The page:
["Axe"] = 1, -- Hey! The user has one axe.
		}
	end
	Inventories[player] = contents -- Assign the users contents to our cache
	return Inventories[player] -- return the inventory, (semi useless b/c its just content but still)
end

Getting our players inventory

We know how to make an inventory which is great, but what if we want to get the contents of the inventory (we could easily change values this way or display the items, etc…) Well it’s simple. We just make a function called get… and return the users cached table.

function Inventory:Get(player)
	if not player then
		return -- Not going over this because I already did in the "new" function
	end
	return Inventories[player] -- Return the cached inventory!
end

This will either return nil, if the inventory doesn’t exist, or it’ll return the contents of the inventory (in a table form)

Adding items to our inventory

Now… Creating inventories is really helpful, but you can’t do much without being able to add items to an inventory, etc… How do we add an item to an inventory? It’s simple, we get the users inventory and then we manipulate the index.

We’ll want the player, the name of the item to add, and the amount of that item we’re adding. Because we love being fancy we’ll make the amount argument optional.

The first thing to do is create the function and get the users inventory, which can be seen below. We also want to make sure the user has an inventory to add an item to, if they don’t then return.

function Inventory:Add(player, name, amount)
	if not player or not name then
		return -- Not going over this because I already did in the "new" function
	end
	local inventory = Inventory:Get(player)
	if not inventory then
		return -- The user doesn't have an inventory, we can't add an item
	end
end

Now that we’ve recieved the inventory we want to add an item to it, it’s not as easy as it seems but it’s still rather easy. We need to check first if the user already has whatever item you’re trying to give them. If they do then simply add one to the count, if not then we’ll put the item in the users inventory.

if inventory[name] then -- Check if the user has the item you're giving
	inventory[name] = inventory[name] + amount or 1 -- They do, just add the amount or 1 
else
	inventory[name] = amount or 1 -- They don't, give them the amount of items or 1
end

And just like that we have a function which will successfully add an item to the users inventory. Simple! The entire function is as follows.

function Inventory:Add(player, name, amount)
	if not player or not name then
		return -- Not going over this because I already did in the "new" function
	end
	local inventory = Inventory:Get(player)
	if not inventory then
		return -- The user doesn't have an inventory, we can't add an item
	end
	if inventory[name] then -- Check if the user has the item you're giving
		inventory[name] = inventory[name] + amount or 1 -- They do, just add the amount or 1 
	else
		inventory[name] = amount or 1 -- They don't, give them the amount of items or 1
	end
end

Removing items from our inventory

I’m going to make this short and simple as a lot of it is the same as the adding. The only difference is that we want to make sure we don’t remove items in to the negatives. How do we do that? We add a check to make sure that if we subtract the amount given it won’t be less then 0, if it is then we remove the item from the inventory completely.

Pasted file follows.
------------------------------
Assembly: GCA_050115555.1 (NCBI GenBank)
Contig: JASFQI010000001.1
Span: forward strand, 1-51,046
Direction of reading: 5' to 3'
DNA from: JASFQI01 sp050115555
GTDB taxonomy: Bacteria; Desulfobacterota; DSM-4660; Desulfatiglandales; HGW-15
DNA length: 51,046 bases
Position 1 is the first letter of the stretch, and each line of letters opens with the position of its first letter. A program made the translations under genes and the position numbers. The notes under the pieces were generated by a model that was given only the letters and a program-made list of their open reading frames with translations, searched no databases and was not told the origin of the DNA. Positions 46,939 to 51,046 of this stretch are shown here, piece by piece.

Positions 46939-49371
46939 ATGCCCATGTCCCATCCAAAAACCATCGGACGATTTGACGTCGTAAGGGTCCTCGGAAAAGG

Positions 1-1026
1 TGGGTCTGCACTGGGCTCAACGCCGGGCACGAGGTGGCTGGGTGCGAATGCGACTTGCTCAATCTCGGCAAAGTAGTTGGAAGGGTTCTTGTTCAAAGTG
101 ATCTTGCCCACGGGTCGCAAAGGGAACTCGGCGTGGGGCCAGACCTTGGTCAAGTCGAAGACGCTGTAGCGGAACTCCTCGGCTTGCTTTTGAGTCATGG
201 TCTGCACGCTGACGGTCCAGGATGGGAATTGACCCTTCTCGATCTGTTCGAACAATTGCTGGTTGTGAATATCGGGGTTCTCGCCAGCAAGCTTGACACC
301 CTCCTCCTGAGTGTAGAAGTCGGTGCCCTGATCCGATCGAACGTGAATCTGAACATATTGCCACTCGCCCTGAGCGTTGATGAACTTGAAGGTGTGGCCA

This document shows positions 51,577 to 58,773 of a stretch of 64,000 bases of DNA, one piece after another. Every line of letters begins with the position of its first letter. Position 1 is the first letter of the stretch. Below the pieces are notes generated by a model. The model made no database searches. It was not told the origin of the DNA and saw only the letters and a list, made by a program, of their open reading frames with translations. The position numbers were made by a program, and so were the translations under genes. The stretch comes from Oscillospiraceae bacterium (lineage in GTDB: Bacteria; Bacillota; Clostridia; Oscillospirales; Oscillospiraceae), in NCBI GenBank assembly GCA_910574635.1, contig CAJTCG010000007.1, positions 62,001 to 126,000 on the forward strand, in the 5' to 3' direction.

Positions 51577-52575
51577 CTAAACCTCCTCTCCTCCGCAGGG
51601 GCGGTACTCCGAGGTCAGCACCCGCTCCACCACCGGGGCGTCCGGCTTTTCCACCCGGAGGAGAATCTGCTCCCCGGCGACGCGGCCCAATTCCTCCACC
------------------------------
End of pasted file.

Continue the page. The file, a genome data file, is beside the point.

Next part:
if inventory[name] then -- Check if the user has the item you're giving
	if inventory[name] - (amount or 1) < 0 then -- Check if the amount your removing is more then the user has
		inventory[name] = nil -- Delete the item completely
	else 
		inventory[name] = inventory[name] - amount or 1 -- Remove the amount or one item.
	end
end

The entire code snippet can be found here.

function Inventory:Remove(player, name, amount)
	if not player or not name then
		return -- Not going over this because I already did in the "new" function
	end
	local inventory = Inventory:Get(player)
	if not inventory then
		return -- The user doesn't have an inventory, we can't add an item
	end
	if inventory[name] then -- Check if the user has the item you're giving
		if inventory[name] - (amount or 1) < 0 then -- Check if the amount your removing is more then the user has
			inventory[name] = nil -- Delete the item completely
		else 
			inventory[name] = inventory[name] - amount or 1 -- Remove the amount or one item.
		end
	end
end

Usage
Congratulations you’ve now made a pretty simple inventory system. But how do you use it? I scripted mine in a modulescript, therefor you’ll need to require that module script and then use go from there.

Here are some code samples below.

local inventory_module = require(script.Inventory)
local Players = game:GetService("Players")

function addItem(player, name, amount)
	inventory_module:Add(player, name, amount)
end

function removeItem(player, name, amounnt)
	inventory_module:Remove(player, name, amounnt)
end

Players.PlayerAdded:Connect(function(player)
	inventory_module.new(player)
	
	wait(3)
	
	addItem(player, "Axe", 2) -- or addItem(player, "Axe")
	
	wait(3)
	
	removeItem(player, "Axe", 1)
	
	print(inventory_module:Get(player).Axe) -- Prints 1
end)

Entire Intermediate Product

local Inventories = {}
local Inventory = {}

function Inventory:Remove(player, name, amount)
	if not player or not name then
		return -- Not going over this because I already did in the "new" function
	end
	local inventory = Inventory:Get(player)